Years of research and testing are needed to ensure that brand-name drugs are safe and effective. This testing can make the drugs expensive. The manufacturer of a brand-name drug can sell the drug for up to 20 years. After that, other drug makers can create generic versions. This competition in the market can lead to lower costs for generics. And because generics have the same ingredients as brand-name drugs, they don’t need to be studied again. This can also lead to lower generic costs.
If you take Otezla long term, you may be able to lower your costs in the following ways:
- Look into getting a 90-day supply of your medication. You may be able to get a 90-day supply of Otezla if approved by your insurance company. This could help lower the cost per month of this drug. If you’re interested in a 90-day supply of Otezla, talk with your doctor, pharmacist, or insurance provider.
- Use a mail-order pharmacy to get your medication. Otezla is typically filled and delivered to your home through a specialty pharmacy. Using a mail-order pharmacy might help lower your cost for Otezla. And you could get your medication without leaving home. Some Medicare plans may help cover the cost of mail-order drugs. You may also be able to get a 90-day supply of the drug through mail order. If you don’t have health insurance, talk with your doctor or pharmacist. They may be able to suggest online pharmacy options that could work for you.
If you need help with the cost of Otezla or understanding your insurance, check out these websites:
On these sites, you can find insurance information, details on drug assistance programs, and links to savings cards and other services.
If you have questions about how to pay for your prescription, talk with your doctor or pharmacist. A program called Otezla SupportPlus may be able to help with financial assistance options, including a $0 co-pay program.* For more information, visit the SupportPlus website or call 844-468-3952.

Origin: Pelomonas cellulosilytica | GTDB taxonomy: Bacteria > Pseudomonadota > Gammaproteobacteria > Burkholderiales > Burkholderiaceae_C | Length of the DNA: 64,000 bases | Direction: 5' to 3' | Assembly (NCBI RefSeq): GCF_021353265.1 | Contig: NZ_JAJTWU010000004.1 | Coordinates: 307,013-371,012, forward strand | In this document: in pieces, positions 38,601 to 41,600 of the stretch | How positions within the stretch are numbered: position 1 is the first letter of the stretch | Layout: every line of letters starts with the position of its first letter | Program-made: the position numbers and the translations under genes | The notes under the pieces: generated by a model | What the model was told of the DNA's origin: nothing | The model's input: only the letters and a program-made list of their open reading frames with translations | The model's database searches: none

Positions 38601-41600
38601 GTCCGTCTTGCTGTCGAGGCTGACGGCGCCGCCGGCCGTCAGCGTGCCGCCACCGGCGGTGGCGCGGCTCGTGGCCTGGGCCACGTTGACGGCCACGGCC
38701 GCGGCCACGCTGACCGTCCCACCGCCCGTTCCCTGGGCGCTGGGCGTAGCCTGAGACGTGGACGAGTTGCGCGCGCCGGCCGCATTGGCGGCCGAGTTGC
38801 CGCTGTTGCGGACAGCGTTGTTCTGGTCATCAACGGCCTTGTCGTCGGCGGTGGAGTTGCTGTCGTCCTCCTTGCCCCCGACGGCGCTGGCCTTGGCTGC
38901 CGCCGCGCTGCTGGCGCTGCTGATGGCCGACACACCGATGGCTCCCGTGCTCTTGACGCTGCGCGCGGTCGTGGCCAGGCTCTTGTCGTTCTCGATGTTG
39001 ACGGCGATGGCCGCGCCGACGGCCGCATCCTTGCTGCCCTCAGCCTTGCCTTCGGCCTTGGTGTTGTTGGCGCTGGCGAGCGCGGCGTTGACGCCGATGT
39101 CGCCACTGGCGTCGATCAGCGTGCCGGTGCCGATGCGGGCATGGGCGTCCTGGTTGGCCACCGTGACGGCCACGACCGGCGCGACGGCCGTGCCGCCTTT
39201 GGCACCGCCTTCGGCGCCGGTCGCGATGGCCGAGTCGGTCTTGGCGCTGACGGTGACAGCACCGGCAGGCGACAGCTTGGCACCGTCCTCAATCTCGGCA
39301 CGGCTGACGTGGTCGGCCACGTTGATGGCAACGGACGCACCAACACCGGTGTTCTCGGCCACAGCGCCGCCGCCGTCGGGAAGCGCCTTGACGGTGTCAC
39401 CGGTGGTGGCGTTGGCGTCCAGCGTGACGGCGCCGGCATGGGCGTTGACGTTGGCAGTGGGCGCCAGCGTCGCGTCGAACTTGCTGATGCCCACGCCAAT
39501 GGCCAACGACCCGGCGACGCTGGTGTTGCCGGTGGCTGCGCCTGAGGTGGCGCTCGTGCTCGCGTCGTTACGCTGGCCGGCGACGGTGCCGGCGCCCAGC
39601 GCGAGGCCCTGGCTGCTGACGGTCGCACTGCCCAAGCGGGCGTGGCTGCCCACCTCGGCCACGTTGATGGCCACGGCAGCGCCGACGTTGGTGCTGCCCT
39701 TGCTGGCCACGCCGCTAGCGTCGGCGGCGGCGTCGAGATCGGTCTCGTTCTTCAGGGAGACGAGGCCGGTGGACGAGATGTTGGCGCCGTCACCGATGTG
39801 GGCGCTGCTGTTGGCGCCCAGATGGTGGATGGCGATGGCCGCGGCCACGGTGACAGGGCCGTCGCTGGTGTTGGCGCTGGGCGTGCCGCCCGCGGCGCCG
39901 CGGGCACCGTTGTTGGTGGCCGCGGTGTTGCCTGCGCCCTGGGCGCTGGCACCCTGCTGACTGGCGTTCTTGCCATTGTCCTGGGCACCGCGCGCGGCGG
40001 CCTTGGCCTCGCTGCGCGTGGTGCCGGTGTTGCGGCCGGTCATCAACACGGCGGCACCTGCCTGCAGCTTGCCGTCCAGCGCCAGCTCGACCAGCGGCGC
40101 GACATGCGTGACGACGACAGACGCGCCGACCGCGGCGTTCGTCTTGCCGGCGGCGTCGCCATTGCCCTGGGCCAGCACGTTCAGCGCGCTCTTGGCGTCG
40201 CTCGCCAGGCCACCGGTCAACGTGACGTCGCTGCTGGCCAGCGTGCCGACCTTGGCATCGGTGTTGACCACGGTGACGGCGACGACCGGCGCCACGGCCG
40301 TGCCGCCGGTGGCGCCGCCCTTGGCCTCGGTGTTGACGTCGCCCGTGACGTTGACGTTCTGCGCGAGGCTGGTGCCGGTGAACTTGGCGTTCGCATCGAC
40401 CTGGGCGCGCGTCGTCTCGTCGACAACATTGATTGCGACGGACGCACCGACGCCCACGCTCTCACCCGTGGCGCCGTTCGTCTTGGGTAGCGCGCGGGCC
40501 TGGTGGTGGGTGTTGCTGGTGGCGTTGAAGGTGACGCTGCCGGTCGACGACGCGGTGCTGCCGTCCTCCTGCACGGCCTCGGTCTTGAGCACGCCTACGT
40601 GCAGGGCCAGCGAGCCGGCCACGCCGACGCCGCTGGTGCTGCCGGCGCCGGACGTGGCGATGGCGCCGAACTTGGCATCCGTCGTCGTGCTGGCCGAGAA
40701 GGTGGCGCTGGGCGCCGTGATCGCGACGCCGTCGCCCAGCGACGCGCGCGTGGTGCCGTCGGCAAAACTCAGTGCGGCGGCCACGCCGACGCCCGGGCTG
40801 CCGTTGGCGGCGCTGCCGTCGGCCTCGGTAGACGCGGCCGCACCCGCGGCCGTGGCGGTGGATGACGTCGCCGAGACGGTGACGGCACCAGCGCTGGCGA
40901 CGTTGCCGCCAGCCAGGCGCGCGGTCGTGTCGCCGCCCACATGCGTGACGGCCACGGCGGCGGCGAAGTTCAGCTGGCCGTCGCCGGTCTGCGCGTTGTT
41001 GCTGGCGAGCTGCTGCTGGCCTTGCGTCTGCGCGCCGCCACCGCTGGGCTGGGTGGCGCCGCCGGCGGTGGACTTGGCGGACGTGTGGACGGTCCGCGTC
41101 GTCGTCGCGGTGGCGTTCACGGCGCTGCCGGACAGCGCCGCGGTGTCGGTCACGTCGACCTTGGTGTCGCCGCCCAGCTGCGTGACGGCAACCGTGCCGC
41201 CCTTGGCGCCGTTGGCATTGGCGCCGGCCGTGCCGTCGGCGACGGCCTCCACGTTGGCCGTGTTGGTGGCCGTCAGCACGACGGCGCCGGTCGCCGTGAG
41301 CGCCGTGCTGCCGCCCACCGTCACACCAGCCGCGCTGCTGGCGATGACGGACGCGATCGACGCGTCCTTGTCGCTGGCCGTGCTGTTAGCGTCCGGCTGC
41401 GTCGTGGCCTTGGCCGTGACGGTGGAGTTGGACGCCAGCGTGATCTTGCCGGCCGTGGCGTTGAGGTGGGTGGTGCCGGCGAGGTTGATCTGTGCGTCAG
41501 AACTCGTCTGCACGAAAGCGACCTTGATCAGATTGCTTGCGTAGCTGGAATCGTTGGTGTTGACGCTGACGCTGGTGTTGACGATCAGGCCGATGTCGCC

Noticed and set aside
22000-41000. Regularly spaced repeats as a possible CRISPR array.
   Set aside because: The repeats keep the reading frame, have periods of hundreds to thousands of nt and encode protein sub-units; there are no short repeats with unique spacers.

* For more information about the co-pay program, see the “FAQs about cost and Otezla” section above.
If you still have questions about the cost of Otezla, talk with your doctor or pharmacist. They may be able to give you a better idea of what you’ll pay for this drug. But if you have health insurance, you’ll need to talk with your insurance provider to learn the actual cost you’d pay.
Examples of questions you may want to ask your doctor or insurance provider include:
- How can I get a free Otezla Starter Pack?
- How can I get a supply of Otezla to hold me over until my insurance provider approves my treatment?
- What are my options if I can’t afford my medication?
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Disclaimer: Healthline has made every effort to make certain that all information is factually correct, comprehensive, and up to date. However, this article should not be used as a substitute for the knowledge and expertise of a licensed healthcare professional. You should always consult your doctor or another healthcare professional before taking any medication. The drug information contained herein is subject to change and is not intended to cover all possible uses, directions, precautions, warnings, drug interactions, allergic reactions, or adverse effects. The absence of warnings or other information for a given drug does not indicate that the drug or drug combination is safe, effective, or appropriate for all patients or all specific uses.